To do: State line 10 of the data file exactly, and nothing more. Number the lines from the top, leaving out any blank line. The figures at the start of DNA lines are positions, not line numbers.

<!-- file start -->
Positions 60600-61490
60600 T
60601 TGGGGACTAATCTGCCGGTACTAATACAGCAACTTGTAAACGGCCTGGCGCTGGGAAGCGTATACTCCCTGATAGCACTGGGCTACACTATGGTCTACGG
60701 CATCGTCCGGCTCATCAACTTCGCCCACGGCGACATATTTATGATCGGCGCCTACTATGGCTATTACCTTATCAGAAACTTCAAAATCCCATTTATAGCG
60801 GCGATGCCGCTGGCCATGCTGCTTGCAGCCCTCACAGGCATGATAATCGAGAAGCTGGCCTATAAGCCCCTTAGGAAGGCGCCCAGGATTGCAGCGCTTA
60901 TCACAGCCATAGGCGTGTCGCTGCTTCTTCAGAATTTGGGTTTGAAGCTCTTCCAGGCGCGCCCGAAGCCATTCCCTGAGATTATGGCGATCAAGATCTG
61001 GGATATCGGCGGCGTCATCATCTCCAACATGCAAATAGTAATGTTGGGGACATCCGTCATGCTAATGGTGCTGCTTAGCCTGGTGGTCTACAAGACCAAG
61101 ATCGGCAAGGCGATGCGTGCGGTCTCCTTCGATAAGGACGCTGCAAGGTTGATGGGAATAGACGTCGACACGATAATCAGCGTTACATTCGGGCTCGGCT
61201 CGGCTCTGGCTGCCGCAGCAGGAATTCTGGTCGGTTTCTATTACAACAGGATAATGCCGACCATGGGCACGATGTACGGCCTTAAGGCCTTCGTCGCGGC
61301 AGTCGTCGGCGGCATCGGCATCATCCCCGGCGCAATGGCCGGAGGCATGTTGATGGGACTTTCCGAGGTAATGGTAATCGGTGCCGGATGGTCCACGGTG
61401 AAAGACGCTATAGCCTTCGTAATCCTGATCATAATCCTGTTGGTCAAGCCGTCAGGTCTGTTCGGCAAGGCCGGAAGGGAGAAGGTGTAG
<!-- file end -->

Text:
61301 AGTCGTCGGCGGCATCGGCATCATCCCCGGCGCAATGGCCGGAGGCATGTTGATGGGACTTTCCGAGGTAATGGTAATCGGTGCCGGATGGTCCACGGTG